One might call it textbook democracy.
One might call it textbook democracy.
A school board takes an action. Parents unite against that action, with facts and figures. The school board reverses its action, and the two sides agree to solve a problem together.
Such was the case when the Johnstown-Monroe Board of Education voted 4-0 during a special meeting July 18 to rescind a resolution declaring transportation of students to nonpublic schools as impractical. Board member John Davis was absent.
Johnstown district administrators will work with Northridge Local administrators to find practical solutions.
Johnstown-Monroe treasurer Tamara Woods was clear, however, that the situation is not resolved and the board would have to revisit its policies during its Aug. 20 meeting. She said the districts' administrators would schedule a time to meet soon to discuss the situation.
"There just needed to be some clarification," she said.
The issue began with both the Northridge and Johnstown boards voted to eliminate transportation to nonpublic schools, including Liberty Christian Academy in Pataskala, St. Matthew School and Gahanna Christian Academy in Gahanna, St. Francis, Newark Catholic and Blessed Sacrament in Newark and Granville Christian Academy in Granville. Northridge's board voted to eliminate busing to Liberty Christian, St. Matthew and Gahanna Christian, and Johnstown's board voted to eliminate busing to all of them.
At the time, Northridge board member Doug Hart said, the district was looking at the cost of transporting students who live within the district to nonpublic schools and found that Northridge was paying thousands of dollars per student for its buses to transport those students.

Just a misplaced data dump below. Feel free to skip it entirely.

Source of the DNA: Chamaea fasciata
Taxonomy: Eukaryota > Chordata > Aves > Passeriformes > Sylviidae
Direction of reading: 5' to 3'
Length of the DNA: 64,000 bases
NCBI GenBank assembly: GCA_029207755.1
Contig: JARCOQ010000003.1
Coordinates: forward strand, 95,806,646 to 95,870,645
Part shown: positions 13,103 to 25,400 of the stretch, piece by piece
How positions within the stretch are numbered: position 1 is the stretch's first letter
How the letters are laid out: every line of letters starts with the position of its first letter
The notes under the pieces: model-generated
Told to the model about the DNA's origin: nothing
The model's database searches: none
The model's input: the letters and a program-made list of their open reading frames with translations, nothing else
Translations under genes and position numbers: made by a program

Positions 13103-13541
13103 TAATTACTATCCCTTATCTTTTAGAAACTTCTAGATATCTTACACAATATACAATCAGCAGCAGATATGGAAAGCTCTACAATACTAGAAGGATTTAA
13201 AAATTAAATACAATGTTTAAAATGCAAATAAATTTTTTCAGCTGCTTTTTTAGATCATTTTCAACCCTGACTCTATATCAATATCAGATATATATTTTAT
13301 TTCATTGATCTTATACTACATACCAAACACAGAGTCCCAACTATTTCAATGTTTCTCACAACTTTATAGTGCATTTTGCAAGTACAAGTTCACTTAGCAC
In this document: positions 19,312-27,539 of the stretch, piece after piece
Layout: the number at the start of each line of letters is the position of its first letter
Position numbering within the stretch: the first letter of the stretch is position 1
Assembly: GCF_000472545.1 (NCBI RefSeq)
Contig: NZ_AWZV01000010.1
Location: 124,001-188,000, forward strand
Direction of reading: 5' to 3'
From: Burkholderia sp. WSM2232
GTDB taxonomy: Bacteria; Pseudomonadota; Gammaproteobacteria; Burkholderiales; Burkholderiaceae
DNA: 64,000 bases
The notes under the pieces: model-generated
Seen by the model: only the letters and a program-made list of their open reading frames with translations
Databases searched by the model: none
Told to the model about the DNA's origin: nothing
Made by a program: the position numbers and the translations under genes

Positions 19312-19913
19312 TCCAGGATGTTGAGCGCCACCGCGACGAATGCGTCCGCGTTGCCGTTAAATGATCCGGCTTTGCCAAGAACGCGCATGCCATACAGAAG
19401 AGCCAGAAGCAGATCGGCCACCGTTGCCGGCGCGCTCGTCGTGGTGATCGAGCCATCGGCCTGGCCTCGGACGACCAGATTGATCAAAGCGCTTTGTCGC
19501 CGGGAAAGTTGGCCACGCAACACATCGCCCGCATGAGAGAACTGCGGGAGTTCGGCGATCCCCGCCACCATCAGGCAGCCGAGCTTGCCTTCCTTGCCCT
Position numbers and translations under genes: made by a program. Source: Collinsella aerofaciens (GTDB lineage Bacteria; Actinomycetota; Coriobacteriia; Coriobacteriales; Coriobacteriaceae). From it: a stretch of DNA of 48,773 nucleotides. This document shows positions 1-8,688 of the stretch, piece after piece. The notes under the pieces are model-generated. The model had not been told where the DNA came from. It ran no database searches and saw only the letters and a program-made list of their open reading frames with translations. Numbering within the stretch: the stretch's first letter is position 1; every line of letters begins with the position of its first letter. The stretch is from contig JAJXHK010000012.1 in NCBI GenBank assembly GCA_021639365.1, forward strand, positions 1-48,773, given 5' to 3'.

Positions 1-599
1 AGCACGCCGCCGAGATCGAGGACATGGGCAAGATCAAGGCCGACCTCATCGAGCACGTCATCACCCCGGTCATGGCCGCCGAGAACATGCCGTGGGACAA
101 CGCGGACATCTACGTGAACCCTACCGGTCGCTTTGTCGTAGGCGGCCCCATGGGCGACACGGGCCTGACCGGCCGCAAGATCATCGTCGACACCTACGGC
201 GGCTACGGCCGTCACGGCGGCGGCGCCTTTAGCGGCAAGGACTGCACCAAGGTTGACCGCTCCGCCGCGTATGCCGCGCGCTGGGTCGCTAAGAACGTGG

Cincinnati-based Petermann Ltd. provides the transportation to nonpublic schools.
Hart said the expenses were great enough to hamper Northridge's ability to hire new teachers as some retire.
Johnstown board member Jim Dodderer agreed then.
"It was a fiscally responsible vote (to eliminate busing)," he said previously.
Following the July 18 vote, Dodderer expressed a softening of the district's position.
"It was a very productive meeting," he said, adding that board members have learned that some of the nonpublic schools to which Johnstown and Northridge have been transporting students are willing to adjust their schedules to accommodate the Johnstown-area students.
"We're going to look at it again, and we're going to work with Northridge," Johnstown board member Amy Ramey said. "We want what's best for all the students."
Johnstown resident Mike Rush, who had helped lead efforts to challenge the boards' votes to eliminate busing, told ThisWeek he is pleased with the boards' willingness to work with parents, commending them for revisiting the issue to come up with a sound solution.
"I'm extremely grateful that they rescinded the ruling on impractical busing," Rush said. "Both school boards looked closely at new facts presented by parents, and both school boards acted accordingly to maintain busing."
Rush said he looks forward to working with both districts to provide sensible, economical busing that would be a win-win for students and the districts.
Ramey said the fact that the two districts had acted differently didn't help matters. If one district stops transporting these students, it doubles the financial burden for the other district because the routes no longer are shared, and it places a hardship on the parents of the students in both districts because parents then are solely responsible for transporting their children to the nonpublic schools, she said.
Ramey said that between the concerns of the parents and the scheduling concessions the nonpublic schools are willing to make, board members decided it would be best to revisit the issue before making any final decisions.
"It's turned out to be a good thing," she said.
Still, Hart said, costs must be eliminated somehow.
"If someone has an idea of how to reduce the cost, we'd look at it," he said. "The Johnstown meeting was very encouraging."
He said the Northridge board already has directed its administrators to work with the nonpublic schools and with Johnstown administrators.